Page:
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MTI Home Video presents
Detour (2003)

"You go out in the desert, and it will eat you alive."
- Petey (Anthony Connell)

Review By: Rich Rosell  
Published: December 21, 2003

Stars: Ashley Elizabeth, Jill Jacobs, Aaron Buer
Other Stars: Brent Tyler, Kelsey Wedeen, Micky Levy, Jessica Osfar, Ryan De Rouen, Anthony Connell, T.C. Davidson, Renee Madison Cole, Tiffany Shepis
Director: S. Lee Taylor

Manufacturer: DVD Masters
MPAA Rating: R for strong horror violence/gore, language, sexuality
Run Time: 01h:29m:18s
Release Date: December 02, 2003
UPC: 039414560046
Genre: horror

Image Transfer
Audio Transfer
B+ BB-B B-

DVD Review

Detour is essentially an updated retelling of Wes Craven's classic The Hills Have Eyes, and the premise is basically the same: a group of innocent victims-to-be end up stranded in the desert, and break down in the realm of a pack of murderous cannibals. Instead of a family, as in Craven's film, this time it is a group of seven young hipsters returning from a wild desert rave in a big motor home who decide to take a detour to search for a rumored field of wild peyote adjacent to an abandoned mine. Even the warnings of a demented gas station owner (Anthony Connell) won't change their course, and since the film's opening sequence featured a pair of wayward lesbian travellers (including Troma queen Tiffany Shepis) meeting a most unpleasant end via meat hooks and punji sticks, we know there's trouble ahead.

The story follows standard genre guidelines by allowing a few moments to learn the one-dimensional personalities of the main characters before they're start fighting for their lives, and the script quickly identifies each (the Goth girl, the hot chicks, the logical leader, the comic relief, the sexed-up couple). Detour was written by director S. Lee Taylor, along with producer Steve Grabowsky, and aside from creating one of filmdom's most obnoxious and annoying characters (white boy gangsta Loops, played by Aaron Buer), the film has its share of sharp, caustic dialogue and humorous back-and-forth banter. This is usually an area where the so-called "dead teenager" flicks fall apart, but in Detour, I didn't mind the pre-horror chatter one bit, because it was actually pretty damn funny. Even the annoying sexed-up-baby-talk of Harmony (Jill Jacobs) and Tara (Ashley Elizabeth), which bordered on becoming grating at times, generated some of the better riffs of dialogue.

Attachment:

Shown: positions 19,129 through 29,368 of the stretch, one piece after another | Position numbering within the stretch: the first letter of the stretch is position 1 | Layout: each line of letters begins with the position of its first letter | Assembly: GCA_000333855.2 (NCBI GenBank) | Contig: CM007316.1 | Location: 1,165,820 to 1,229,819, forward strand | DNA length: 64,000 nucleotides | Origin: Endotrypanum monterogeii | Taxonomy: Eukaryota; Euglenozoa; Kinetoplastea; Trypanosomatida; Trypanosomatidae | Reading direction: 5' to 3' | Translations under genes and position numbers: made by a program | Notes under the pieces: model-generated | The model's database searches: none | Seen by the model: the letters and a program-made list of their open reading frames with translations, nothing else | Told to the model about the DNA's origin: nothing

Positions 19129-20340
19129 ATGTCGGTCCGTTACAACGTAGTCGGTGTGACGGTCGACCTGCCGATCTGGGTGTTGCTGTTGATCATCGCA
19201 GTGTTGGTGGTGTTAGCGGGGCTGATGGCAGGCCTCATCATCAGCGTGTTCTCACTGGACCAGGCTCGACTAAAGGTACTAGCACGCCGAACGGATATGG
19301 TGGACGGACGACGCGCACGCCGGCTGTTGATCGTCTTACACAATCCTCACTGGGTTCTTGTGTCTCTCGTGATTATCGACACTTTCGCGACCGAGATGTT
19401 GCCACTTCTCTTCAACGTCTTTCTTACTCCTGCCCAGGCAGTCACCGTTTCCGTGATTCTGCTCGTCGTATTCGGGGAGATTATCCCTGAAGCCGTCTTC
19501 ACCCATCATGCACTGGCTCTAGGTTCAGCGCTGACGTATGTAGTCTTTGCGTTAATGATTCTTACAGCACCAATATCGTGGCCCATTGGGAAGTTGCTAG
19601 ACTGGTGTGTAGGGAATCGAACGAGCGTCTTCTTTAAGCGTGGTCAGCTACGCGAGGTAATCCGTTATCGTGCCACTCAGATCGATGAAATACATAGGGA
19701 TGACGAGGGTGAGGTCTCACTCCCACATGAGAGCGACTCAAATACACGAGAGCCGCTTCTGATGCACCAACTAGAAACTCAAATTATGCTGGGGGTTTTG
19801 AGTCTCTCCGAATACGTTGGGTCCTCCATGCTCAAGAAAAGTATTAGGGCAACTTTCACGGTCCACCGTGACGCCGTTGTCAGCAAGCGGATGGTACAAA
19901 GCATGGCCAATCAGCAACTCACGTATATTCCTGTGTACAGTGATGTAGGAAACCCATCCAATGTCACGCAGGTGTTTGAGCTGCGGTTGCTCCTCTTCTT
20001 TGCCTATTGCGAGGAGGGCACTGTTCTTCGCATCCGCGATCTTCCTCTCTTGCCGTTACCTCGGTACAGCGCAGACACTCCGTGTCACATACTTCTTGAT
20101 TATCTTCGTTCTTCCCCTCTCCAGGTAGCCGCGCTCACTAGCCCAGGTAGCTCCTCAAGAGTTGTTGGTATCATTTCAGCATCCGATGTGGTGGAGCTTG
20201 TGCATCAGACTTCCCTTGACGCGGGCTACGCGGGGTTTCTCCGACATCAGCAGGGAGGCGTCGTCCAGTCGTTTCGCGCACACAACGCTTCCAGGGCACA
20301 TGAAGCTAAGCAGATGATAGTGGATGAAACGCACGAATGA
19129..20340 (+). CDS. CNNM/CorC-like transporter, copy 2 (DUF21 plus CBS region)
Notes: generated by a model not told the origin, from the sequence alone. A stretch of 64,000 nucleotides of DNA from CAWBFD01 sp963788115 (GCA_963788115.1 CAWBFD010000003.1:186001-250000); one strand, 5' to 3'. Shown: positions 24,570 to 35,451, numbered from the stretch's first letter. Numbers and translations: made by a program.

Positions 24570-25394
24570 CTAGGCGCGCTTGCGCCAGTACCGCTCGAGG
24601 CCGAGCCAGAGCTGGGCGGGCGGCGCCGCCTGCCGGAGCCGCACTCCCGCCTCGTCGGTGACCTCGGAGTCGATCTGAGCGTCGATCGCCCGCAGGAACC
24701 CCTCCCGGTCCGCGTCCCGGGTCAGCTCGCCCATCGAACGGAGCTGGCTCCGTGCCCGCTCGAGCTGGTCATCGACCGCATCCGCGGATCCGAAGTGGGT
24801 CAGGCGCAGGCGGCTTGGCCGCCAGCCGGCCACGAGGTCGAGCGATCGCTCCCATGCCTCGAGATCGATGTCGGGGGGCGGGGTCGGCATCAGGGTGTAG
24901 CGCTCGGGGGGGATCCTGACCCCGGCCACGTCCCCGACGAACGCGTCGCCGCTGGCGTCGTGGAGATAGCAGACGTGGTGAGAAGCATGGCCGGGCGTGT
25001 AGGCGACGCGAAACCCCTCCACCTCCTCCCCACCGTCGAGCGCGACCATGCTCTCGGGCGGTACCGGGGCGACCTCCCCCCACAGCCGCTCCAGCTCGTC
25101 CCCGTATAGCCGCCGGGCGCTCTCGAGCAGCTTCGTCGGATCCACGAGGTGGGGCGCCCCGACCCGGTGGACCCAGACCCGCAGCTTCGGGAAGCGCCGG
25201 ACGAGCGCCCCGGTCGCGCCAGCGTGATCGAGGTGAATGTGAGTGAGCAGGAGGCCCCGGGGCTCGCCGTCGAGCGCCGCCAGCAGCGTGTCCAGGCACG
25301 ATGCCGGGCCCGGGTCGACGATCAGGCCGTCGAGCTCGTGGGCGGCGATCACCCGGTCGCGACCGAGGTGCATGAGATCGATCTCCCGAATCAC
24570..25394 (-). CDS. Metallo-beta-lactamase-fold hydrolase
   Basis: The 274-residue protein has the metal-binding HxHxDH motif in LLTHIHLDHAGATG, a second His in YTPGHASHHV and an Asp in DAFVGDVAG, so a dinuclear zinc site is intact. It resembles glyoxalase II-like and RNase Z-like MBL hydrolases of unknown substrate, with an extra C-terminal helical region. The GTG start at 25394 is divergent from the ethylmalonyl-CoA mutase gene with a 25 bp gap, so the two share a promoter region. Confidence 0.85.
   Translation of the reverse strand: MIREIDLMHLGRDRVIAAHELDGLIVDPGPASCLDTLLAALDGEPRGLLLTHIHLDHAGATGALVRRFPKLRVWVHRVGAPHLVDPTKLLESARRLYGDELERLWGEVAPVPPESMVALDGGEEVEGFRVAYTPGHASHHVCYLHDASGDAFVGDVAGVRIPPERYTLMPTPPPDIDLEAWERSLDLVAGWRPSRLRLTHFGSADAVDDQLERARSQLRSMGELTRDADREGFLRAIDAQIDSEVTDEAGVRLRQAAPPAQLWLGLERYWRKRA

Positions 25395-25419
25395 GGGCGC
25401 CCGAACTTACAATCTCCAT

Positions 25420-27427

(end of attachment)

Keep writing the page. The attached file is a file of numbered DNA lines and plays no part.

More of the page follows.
I found the film's only real weakness to be the cannibals themselves, who despite their propensity for wholesale murder and dismemberment, only seem threatening from a distance. Boy, from far away they look creepy, but up close, they're just ordinary-looking people with bad makeup effects, and that was probably the most disheartening realization I had during Detour. I desperately wanted these freaks to be vile and hideous looking, but something about them was too clean, and the closeups almost managed to take me out of the moment.

A film like this needs a strong, terrifying personification of evil to drive home the horror, and that is where Taylor has stumbled. Wes Craven had Michael Berryman, a man who required really no makeup effects and who became The Hills Have Eyes' most iconic image, but in Detour, it seems that the filmmakers came up short when it came time to developing the look of the cannibals. At times, this has that feel of a bad low-rent zombie movie where your eyes gravitate towards the shoddy makeup of the undead, which makes you realize "hey, those are just actors shuffling around in bad makeup trying to act like zombies." It's just a mood killer.